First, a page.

3. Nina Hoss On Her Staggering Star Turn In “Phoenix.”
Christian Petzold’s post-Holocaust drama “Phoenix” was one of the very best films of last year, breaking the top five in the Best Film category in Indiewire’s 2015 year-end critics poll. Now, “Phoenix” heads to the Criterion Collection library later this month. For The A.V. Club, Adam Nayman interviews “Phoenix” star Nina Hoss on her staggering star turn in the film.

A.V. Club: There is a lot in the movie to take apart. When you were making it, did you think about all of the political or symbolic complexities of the script, or is that secondary to finding a way inside the character?

Nina Hoss:
 I tend to surround myself with whatever material I can get a hold of, especially if it’s a historical movie. So I did read Primo Levi, and watched the movie by Claude Lanzmann,”Shoah,” which was the thing that really helped me the most. You see these people talking about their experiences, and they have this urge to tell their stories, because finally somebody has asked them. They feel this need to tell the world what happened and what humanity is capable of, and for the first minute, you think they’re over it, that they can look at it and talk about it, and then there’s always this moment where the voice cracks, or they get so quiet that you can’t hear them, or you see them fighting away the tears. And I thought, “This is the moment that Nelly is in.” There is a combination of trying to analytically understand what trauma is, and also working through it to get to a very emotional place.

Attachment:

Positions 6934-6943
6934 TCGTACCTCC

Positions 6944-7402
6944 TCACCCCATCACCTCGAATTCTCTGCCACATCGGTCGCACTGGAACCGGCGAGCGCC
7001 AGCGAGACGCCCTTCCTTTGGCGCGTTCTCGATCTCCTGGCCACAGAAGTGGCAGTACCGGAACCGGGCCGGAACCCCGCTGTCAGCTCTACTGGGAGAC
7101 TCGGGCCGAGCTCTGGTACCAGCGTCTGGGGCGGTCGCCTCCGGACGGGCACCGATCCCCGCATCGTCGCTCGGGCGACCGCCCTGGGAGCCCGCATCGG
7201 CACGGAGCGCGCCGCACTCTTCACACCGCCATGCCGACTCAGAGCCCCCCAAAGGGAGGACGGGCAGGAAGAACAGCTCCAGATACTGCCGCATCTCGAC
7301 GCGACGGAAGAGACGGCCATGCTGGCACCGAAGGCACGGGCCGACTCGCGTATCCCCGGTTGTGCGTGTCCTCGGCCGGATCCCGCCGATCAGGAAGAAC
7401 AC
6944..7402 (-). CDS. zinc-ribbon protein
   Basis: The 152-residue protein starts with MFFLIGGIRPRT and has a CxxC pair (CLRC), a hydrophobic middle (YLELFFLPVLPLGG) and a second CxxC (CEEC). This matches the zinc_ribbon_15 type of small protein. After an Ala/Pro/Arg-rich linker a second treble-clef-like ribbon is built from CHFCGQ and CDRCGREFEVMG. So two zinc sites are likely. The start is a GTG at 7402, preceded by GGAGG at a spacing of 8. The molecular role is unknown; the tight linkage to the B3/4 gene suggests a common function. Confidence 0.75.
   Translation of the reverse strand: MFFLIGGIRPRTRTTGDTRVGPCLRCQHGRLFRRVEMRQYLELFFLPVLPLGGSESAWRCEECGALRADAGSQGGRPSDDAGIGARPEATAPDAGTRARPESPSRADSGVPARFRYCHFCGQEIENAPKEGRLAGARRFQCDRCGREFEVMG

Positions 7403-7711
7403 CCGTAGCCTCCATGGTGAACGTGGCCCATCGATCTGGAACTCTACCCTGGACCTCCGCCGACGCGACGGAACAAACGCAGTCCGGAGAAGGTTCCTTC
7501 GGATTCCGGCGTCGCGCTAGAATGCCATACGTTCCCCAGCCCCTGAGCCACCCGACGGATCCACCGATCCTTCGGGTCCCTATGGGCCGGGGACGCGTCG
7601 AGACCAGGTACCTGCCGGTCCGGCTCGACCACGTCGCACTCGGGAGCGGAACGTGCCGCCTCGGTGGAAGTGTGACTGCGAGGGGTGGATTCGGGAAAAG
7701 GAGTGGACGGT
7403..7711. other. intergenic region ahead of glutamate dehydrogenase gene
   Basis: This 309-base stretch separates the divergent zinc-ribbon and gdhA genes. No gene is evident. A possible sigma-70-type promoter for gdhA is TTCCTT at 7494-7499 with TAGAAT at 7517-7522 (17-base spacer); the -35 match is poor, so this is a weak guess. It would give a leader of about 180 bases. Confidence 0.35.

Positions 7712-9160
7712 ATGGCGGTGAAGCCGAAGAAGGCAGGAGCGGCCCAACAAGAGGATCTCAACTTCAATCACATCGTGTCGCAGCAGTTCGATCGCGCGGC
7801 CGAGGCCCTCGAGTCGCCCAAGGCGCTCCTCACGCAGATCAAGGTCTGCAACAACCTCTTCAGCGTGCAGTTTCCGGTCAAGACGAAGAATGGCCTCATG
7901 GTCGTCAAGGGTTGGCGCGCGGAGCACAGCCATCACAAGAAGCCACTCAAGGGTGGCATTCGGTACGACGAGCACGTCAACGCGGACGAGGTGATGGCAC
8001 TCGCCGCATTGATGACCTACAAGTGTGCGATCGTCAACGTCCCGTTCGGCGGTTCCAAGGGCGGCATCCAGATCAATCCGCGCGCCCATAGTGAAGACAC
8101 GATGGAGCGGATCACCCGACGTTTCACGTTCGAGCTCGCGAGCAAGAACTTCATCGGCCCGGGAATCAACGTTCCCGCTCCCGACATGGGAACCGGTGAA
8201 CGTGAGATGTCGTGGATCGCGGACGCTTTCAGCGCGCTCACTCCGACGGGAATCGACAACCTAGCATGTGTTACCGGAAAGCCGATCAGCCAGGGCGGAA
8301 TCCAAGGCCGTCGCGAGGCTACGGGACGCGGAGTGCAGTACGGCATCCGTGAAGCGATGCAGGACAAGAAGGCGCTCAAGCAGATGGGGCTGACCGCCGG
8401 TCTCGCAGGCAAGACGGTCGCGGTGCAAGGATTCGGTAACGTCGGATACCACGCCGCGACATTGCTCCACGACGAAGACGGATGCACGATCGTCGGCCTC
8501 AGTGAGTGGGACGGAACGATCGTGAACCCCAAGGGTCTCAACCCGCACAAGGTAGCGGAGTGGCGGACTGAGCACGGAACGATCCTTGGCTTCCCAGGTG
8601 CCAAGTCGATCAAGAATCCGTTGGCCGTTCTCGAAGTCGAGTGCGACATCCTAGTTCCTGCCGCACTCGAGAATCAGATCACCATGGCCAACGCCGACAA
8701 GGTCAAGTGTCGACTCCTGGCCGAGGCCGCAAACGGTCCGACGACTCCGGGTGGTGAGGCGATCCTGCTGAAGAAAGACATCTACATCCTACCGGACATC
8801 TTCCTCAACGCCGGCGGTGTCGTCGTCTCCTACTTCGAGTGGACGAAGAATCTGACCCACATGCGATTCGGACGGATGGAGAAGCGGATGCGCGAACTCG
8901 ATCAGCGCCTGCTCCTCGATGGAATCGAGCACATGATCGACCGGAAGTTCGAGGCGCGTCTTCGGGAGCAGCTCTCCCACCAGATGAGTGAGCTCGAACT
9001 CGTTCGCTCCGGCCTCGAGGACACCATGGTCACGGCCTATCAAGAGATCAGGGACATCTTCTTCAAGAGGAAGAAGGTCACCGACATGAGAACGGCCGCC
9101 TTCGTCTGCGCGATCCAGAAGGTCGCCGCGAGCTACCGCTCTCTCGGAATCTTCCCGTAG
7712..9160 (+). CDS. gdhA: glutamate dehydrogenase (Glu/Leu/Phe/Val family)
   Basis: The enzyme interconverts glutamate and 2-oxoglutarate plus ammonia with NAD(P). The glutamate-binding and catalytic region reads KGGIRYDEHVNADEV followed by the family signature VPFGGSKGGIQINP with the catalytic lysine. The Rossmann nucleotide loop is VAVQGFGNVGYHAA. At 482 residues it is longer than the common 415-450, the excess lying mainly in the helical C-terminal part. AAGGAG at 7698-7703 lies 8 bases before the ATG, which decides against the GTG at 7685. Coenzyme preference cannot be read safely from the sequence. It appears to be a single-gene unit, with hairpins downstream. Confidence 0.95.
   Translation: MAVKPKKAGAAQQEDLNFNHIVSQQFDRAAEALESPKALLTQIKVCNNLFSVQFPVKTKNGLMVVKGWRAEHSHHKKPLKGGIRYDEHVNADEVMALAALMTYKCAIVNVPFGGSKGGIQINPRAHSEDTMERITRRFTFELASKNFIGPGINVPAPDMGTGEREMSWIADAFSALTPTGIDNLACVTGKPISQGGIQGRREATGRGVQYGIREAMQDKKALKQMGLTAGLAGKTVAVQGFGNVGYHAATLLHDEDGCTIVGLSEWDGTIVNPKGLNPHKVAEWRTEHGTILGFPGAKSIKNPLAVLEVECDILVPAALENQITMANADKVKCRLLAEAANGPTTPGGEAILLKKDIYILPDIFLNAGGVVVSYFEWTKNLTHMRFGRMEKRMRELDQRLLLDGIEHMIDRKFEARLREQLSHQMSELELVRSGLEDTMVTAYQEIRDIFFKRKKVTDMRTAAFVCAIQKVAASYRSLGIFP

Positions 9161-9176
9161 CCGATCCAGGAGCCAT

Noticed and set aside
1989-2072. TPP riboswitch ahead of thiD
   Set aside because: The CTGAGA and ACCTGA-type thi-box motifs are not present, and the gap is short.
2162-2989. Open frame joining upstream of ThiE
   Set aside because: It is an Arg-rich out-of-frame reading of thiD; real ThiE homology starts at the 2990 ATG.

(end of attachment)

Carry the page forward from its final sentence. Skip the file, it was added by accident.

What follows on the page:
AVC:
 In a way, though, Nelly is the reverse of the people you describe. She gets stronger as the movie goes along.

NH:
 I think that’s what happens when you go through trauma and get some understanding of where you’re at. You come to a place where you find strength, hopefully. That’s what people did, they jumped right back into life. Or they didn’t want to talk about it, because they couldn’t make sense of it. They wanted to have families and build lives as if nothing happened. But people couldn’t forget about it, and it caught up to them as well. That will happen to Nelly too, but much, much later. I had to forget about what we know, and everything from our perspective. I had to simplify it for myself, without history books in hand. I had to think about a person who’s been through such a trauma, and how she looks for the light again. For me at the beginning, she is just zombie-like, or baby-like. She’s trying to make sense of the world again.

AVC:
 You mention zombies, and the film’s title is a metaphor of re-birth. What’s strange is that she’s being “re-born” into her own life, and seeing herself through her husband’s eyes, which is unsettling.

NH
:  It’s something superficial. All he tells her is how his wife used to dress, how she used to walk. “Walk seductively.” It’s a very male view of women. It’s something she’s unaware of in the moment. That was hard, but I had to go with it, to float with Nelly without judging anything. She doesn’t have the strength to judge anything. All she wants is to get her life back. “I was able to laugh once,” she thinks. “I never thought about politics.” She doesn’t want to be what they made her be. There are so many rich things in this movie! So much to think about.

4. Looking Back at Peak TV’s Beginnings.
It’s easy to think that our age of Peak TV only began a few years ago with the advent and rise of multiple streaming services, not to mention the expansion of cable, but in truth it began a decade ago back in 2006. Variety’s Maureen Ryan looks back at the year when TV first peaked